pictured above: Bishop Gelsey , and the family, friends and supporters of Rashonna Ray Ray Johnson who was ka victim of violence last month in Buffalo ny
Bishop Frederick Gelsey made it clear from the start that he had a lot of respect for the Black Lives Matter movement and its non-violent protests against police brutality and racially motivated violence against Black and Brown people.
However his focus, he explained, is to create an anti-violence community atmosphere and stop Black homicides committed by Blacks against one another – especially gun violence among the younger generation.
After preaching the funeral of 23 year old Rashonna “Ray Ray” Johnson, the mother of three who was killed in a senseless act of violence last month when gunmen fired into a crowd of young people at an outdoor pop-up party, Bishop Gelsey’s rallying cry became, “NO MORE OF THIS!”
No stranger to the pain of losing a child to violence (his son, was killed in 2012), he knew he had to do more than merely preach a sermon.
“I’ ve marched with Black Lives Matter,” he said. “And I respect the movement, but I want to march to end Black homicides. When are we going to march for one another?”
Last Saturday afternoon upwards of 200 people of all ages joined the Bishop and supporting anti-violence organizations for a march and rally along Jefferson Avenue from Best St. to E. Utica.
Chanting “No more of this!” and “Homicide has got to go because we say so!” Saturday’s event was a sign of a community’s willingness to stand up and acknowledge the problem of Black homicide. Accordimg to news reports, as of last month, shootings in the city are up 81% this year compared to 2019. There have been 213 shootings, and 48 homicides, in Buffalo from January through the end of September.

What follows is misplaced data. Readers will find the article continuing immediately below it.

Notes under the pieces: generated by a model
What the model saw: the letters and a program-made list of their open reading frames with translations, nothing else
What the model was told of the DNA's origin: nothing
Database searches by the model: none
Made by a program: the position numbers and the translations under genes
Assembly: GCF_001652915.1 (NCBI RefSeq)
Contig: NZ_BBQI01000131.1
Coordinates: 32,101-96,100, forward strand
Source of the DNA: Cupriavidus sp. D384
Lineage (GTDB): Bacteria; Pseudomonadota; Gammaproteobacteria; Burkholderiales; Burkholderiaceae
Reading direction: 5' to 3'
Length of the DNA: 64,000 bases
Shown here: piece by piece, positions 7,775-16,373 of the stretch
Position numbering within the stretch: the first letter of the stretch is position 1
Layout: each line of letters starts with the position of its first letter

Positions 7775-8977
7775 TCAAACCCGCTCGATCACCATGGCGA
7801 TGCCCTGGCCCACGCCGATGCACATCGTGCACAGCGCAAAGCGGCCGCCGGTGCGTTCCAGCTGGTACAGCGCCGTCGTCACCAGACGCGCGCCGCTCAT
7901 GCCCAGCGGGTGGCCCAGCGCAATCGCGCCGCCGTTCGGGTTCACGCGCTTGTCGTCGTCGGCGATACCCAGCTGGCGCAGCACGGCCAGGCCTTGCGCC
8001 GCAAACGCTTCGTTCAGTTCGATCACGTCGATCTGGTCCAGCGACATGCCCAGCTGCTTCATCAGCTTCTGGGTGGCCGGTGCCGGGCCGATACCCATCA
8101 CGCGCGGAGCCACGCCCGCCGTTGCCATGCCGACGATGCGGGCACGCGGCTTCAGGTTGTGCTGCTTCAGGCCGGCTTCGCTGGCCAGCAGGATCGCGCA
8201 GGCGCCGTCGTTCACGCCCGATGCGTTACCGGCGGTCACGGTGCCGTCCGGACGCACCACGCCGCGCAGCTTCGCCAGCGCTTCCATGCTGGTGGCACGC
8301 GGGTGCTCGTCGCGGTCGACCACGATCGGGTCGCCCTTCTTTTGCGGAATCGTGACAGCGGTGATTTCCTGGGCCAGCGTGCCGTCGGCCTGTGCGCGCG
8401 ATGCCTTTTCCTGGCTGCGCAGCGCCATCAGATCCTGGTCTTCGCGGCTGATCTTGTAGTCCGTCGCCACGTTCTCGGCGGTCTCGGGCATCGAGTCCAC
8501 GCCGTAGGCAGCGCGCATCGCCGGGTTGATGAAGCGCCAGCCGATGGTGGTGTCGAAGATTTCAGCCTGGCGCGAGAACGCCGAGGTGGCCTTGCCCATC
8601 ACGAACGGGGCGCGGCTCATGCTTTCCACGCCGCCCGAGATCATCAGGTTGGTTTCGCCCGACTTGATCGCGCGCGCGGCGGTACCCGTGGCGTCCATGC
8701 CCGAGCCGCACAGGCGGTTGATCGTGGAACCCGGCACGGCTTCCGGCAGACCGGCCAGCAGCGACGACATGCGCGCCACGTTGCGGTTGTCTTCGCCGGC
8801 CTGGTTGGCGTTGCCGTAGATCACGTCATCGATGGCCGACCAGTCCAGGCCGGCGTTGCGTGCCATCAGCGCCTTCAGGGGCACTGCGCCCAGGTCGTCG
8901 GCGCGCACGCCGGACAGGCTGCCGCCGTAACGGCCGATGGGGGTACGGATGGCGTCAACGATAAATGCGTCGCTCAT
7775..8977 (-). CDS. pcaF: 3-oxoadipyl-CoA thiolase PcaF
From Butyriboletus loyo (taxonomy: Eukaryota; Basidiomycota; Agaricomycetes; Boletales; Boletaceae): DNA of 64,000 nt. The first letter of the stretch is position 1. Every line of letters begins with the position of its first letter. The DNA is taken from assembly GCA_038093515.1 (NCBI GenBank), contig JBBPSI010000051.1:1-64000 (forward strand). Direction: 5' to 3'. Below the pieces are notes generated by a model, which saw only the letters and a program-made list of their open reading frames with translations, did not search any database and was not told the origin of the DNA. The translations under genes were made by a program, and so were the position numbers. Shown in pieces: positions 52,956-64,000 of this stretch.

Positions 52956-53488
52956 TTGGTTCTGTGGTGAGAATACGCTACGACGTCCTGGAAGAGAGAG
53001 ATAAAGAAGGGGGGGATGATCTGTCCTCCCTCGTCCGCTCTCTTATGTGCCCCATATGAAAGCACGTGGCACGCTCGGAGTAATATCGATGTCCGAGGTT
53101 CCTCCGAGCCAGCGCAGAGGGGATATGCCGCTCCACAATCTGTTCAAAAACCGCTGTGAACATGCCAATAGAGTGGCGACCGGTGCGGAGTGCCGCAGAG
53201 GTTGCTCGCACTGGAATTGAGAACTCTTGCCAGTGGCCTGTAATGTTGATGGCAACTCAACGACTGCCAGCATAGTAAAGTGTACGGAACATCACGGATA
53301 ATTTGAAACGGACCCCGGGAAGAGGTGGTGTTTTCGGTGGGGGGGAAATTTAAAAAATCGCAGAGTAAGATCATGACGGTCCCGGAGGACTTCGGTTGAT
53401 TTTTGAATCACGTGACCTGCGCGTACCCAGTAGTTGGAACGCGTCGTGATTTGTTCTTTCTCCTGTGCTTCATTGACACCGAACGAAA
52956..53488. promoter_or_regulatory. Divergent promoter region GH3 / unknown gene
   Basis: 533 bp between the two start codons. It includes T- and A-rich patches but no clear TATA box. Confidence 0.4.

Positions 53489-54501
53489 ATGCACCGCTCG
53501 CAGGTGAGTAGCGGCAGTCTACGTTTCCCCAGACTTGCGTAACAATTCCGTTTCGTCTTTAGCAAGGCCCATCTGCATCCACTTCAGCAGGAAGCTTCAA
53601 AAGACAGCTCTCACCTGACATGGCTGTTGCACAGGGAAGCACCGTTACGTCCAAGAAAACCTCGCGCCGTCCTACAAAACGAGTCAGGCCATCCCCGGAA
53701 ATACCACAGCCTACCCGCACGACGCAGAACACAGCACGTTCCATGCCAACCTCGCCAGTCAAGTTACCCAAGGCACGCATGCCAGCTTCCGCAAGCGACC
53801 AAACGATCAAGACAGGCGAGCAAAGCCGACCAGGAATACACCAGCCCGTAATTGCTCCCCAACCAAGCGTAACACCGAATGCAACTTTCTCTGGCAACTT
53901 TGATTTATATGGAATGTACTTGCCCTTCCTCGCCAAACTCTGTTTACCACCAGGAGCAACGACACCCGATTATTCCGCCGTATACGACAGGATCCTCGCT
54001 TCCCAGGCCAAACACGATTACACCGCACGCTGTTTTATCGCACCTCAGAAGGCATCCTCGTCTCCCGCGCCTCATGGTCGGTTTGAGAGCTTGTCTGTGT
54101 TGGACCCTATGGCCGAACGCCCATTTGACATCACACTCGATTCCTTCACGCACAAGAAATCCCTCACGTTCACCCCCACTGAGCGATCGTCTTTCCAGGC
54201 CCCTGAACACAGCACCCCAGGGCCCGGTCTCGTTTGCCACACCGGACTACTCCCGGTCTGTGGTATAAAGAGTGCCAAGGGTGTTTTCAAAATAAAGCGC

Aside from illegal guns flooding the inner city,” and a myriad of other socio-economic and culural issues Blacks have to deal with, the words in a lot of the music youth litsen to today, said Bishop Gelsley, is like adding fuel to the fire.
“We have created this environment of homicides and murder in every inner city in America,” he continued. “Death and life is in the power of the tongue.”
Yet despite the grim realities, Bishop Gelsey assured that things are not hopeless.
“When we say there’s nothing we can do about the murders that’s going on in our community, we are without hope. We can do something! “ he said. ’” No more of this! We have hope that we will see an end to this Black on Black homicide. We won’t be quiet anymore! After today we’re standing for Ray Ray!”
He told marchers that we have to “stop brainwashing ourselves” and help young kids to not fall into the same cycle of violence, death and dying…”We may not be able to stop the ones who are out there already, but can stop the ones that are coming up behind them…we’ve got to have hope…we’re got to believe we can stop this…We’ve got to change our mindset…We can stop this ourselves.
Nobody else is going to do it . NO MORE OF THIS!!!
Going forward organizers say they will march for every youth who is a victim of a homicide, and continue to bring attention to the reality of what is happening around us as we seek solutions and pray, for positive change.